Dir. Simon Wells, 88 minutes, USA, 2011
Cast. Seth Green, Joan Cusack, Dan Fogler, Elisabeth Harnois, Mindy Sterling
Review by Michelle Moore
This summer, sci-fi has ever been so exciting. Not only can adults be adventurous with the brilliant Super 8 but children can explore the red planet and its inhabitants with the DVD release of Disney’s eye-catching animation Mars Needs Moms, an adaptation of the 2007 picture book by Berkeley Breathed.
On the surface, Mars appears to be a desolated and deserted red planet. Unbeknown to humans, beneath the surface are its small and cute inhabitants. These creatures have a specific way of life, every few decade’s babies hatch, the boys are abandoned in the rubbish, dancing and playing happily and left to fend for themselves, while the girls are raised to control the planets infrastructure.
The reason why Mars needs mums is due to the lack of maternal instinct in the species. The matriarchal leader instructs the capture of the mother of a small boy called Milo (Green), in order to remove her “mom-ness”, the aspect that makes her a good mother, and place it into nannie-bots, howeverMilojumps on board the ship to Mars in an attempt to rescue his mother.
Bought to you by the talented minds behind A Christmas Carol and The Polar Express. this intergalactic adventure goes to new lengths of amazement in terms of placing the actors into the animated action. Typically in animated movies, animation is created digitally with actors supplying the characters voices. Here however, the credits reveal the actors in special sensor-equipped motion-capture suits that convert human performances into animation, catching emotions, responses and movement.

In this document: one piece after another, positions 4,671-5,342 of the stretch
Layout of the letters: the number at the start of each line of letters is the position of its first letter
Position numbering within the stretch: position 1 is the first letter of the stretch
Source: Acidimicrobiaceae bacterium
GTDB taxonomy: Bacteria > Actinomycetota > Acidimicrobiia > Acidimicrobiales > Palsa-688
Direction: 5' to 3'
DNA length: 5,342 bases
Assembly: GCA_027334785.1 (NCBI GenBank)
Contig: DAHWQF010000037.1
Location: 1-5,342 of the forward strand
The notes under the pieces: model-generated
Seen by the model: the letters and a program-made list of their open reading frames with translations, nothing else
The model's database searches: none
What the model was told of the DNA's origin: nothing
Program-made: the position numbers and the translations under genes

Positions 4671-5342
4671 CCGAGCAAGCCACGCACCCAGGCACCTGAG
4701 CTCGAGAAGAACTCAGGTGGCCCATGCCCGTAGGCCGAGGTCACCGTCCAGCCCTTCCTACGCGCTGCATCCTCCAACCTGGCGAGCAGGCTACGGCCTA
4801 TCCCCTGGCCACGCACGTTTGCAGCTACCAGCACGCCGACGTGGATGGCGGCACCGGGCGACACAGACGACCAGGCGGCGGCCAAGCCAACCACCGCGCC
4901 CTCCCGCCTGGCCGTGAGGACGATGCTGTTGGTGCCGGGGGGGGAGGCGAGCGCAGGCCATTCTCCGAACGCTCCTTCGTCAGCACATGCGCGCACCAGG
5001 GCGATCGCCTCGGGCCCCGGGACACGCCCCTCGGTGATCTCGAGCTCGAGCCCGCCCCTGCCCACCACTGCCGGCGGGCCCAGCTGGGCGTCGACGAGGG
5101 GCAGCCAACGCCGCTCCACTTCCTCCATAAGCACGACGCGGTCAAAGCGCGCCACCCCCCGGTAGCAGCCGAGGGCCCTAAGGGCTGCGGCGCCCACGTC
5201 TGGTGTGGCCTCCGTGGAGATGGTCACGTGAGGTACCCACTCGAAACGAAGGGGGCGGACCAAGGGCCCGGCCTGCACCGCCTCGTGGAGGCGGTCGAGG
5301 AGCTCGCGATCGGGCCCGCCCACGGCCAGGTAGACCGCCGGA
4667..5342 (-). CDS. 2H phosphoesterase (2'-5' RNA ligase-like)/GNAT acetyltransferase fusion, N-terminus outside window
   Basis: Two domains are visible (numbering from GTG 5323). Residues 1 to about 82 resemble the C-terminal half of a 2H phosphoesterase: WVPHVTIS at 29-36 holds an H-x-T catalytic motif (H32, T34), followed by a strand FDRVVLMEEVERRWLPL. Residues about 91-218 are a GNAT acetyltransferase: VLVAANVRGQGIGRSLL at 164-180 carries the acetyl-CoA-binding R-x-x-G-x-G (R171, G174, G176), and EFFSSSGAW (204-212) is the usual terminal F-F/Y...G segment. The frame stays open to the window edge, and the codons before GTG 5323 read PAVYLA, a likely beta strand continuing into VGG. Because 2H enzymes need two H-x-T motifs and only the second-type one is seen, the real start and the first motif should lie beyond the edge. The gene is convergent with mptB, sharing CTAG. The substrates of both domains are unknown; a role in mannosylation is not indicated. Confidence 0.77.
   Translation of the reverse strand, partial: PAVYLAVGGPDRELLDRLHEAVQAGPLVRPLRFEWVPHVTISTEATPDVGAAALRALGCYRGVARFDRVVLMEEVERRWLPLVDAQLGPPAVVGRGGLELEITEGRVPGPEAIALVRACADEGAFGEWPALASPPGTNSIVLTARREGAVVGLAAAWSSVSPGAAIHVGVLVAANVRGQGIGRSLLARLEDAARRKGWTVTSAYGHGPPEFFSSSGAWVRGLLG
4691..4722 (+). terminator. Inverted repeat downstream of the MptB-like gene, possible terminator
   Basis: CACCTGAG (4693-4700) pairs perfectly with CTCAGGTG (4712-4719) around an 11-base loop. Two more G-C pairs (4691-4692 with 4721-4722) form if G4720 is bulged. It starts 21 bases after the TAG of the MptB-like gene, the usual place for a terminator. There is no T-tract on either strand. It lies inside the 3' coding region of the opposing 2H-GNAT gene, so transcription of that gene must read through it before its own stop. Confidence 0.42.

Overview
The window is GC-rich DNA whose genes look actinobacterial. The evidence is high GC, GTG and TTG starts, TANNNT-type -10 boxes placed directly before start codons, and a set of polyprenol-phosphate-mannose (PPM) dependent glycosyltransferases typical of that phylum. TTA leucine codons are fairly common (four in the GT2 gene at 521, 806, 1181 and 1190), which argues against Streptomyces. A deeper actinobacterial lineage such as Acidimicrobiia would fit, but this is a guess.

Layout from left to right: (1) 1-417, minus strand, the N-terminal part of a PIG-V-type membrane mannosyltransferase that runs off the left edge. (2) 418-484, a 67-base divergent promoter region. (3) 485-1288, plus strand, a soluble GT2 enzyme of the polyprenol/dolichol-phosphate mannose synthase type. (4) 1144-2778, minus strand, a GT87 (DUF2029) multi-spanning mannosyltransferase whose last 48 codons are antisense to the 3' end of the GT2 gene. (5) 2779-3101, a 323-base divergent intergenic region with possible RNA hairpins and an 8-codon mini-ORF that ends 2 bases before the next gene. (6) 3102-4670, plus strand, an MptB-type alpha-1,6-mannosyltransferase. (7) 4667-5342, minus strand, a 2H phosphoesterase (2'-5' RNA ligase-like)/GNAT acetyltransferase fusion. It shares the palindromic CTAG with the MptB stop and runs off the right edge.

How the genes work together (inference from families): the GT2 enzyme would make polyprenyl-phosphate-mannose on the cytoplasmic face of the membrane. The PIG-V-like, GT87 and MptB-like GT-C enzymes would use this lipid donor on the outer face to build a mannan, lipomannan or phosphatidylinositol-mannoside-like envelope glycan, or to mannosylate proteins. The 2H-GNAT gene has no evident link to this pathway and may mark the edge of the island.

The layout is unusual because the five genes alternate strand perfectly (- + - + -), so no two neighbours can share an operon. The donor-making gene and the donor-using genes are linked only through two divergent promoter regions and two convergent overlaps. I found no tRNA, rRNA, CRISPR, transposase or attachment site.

There are some very comical scenes in the movie. One in particular that stands out is when Milo describes using words and actions the role of a mother as the one that feeds him, washes clothes, vacuums and tucks him in. As the male characters attempt to imitateMilo’s movements, the result is the creatures appearing to participate in some form of dance.
Funny man Seth Green makesMiloappear as a funny little lad – one minute moaning about his mum the next jumping on board a space craft and saving her life. The character of Gribble (Fogler), a Mars based gadget loving human who has spent a few years too many on his own, is the most amusing character by far with his attitude, his fun loving nature and overall upbeat outlook on life. Likewise, Harnois as alien graffiti artist Ki, whose mind has been exposed to nothing but 60s TV shows, is brilliant in her hippie like manner.
A mother is the woman that cares for you when you’re down, makes sure you eat your broccoli, does your chores and tucks you in at night as a child. They are a vital role in the lives of children and although it may not always seem like you need them, Mars Needs Moms is an entertaining and technologically sound movie that goes to show you would miss them if they were not in your life.